The government's pro-family policies designed to help working parents may be damaging the cause of women's equality, a campaign group has claimed.
Improved maternity leave and the right for mothers to request part-time working have reinforced the notion that women should be primarily responsible for caring, the Fawcett Society said.
By making it easier for mothers to combine employment and work at home, without providing equal impetus for fathers to do the same, these policies have entrenched the idea that this juggling act is solely a woman's responsibility, the report claims.
The report also says the government's emphasis on work as the key route to citizenship has increased the income gap between highly educated, well-paid women and poorly qualified, low-paid women.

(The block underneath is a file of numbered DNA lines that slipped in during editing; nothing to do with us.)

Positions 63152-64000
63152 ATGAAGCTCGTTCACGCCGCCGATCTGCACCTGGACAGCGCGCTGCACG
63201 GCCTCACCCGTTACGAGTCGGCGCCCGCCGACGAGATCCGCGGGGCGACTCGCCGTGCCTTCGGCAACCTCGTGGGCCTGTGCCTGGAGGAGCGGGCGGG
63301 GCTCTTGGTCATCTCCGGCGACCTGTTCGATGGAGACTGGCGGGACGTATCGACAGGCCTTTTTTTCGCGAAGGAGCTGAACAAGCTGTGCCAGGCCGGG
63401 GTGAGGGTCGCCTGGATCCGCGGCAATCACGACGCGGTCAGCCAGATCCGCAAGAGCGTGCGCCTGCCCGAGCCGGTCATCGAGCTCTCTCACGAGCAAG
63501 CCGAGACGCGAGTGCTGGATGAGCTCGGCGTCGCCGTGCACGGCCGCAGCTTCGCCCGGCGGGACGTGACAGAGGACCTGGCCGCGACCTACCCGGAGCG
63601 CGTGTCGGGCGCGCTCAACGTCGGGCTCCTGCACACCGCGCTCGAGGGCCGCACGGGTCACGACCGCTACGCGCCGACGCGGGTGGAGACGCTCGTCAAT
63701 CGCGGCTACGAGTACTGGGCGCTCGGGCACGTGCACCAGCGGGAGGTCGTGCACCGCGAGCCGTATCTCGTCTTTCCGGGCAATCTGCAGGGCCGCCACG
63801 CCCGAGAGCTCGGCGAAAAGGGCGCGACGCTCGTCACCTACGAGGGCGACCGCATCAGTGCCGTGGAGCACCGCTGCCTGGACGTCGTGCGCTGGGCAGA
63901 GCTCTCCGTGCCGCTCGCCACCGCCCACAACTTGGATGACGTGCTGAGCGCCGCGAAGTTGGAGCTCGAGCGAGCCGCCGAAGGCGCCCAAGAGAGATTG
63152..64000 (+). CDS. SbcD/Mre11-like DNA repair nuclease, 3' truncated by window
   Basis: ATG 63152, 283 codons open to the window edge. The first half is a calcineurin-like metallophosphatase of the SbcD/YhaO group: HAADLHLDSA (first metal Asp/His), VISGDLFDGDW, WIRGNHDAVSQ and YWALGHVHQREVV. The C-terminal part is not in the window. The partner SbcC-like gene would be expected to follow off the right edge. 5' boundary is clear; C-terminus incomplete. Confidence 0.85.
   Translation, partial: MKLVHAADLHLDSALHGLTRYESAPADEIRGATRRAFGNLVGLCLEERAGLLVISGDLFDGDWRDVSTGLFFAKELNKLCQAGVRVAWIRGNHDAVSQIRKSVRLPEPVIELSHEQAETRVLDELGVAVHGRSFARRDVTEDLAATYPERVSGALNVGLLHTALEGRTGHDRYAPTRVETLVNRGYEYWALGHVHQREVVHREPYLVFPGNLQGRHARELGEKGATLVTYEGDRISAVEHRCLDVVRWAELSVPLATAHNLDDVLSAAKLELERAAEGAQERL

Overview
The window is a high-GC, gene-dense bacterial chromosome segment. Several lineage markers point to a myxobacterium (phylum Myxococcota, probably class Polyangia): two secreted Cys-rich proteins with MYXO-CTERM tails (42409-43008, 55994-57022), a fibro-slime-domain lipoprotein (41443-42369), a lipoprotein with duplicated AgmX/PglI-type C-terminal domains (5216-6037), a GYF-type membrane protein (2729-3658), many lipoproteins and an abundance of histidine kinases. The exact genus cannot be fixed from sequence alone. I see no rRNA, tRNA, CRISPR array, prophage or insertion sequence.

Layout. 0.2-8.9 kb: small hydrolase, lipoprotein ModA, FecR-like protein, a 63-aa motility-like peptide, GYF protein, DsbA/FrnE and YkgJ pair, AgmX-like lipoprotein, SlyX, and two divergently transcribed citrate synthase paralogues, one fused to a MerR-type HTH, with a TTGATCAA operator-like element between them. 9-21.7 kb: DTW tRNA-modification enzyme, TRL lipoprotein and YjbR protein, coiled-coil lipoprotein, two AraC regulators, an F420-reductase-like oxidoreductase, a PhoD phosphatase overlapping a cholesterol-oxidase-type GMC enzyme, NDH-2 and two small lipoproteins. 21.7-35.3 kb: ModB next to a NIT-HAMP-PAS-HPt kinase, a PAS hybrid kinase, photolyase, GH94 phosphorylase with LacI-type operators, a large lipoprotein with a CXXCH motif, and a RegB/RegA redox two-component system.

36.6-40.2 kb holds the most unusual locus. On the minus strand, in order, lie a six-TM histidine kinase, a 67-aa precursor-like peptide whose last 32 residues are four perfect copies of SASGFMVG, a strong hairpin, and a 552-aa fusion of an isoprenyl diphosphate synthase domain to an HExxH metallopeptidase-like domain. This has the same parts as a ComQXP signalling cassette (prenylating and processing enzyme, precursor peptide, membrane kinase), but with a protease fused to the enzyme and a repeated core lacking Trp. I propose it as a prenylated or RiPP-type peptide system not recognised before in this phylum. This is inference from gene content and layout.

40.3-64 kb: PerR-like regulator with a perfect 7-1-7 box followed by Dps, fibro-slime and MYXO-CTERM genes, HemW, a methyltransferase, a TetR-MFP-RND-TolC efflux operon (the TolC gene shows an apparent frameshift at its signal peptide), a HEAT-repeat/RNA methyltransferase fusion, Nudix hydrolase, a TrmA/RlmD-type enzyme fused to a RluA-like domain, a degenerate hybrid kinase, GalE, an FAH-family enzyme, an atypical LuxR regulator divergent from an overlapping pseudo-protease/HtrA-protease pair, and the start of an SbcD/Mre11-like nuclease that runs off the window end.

The report, Money, Money, Money: Is it still a rich man's world? calls for the government to do more to engage men in caring and unpaid work and to set targets for the reduction of the pay gap.
It also recommends that companies be required by law to conduct a pay audit to ensure that women are not paid less than men for work of equal value.
This will be one of the key recommendations of the government's Women at Work Commission's interim report, which will be published tomorrow.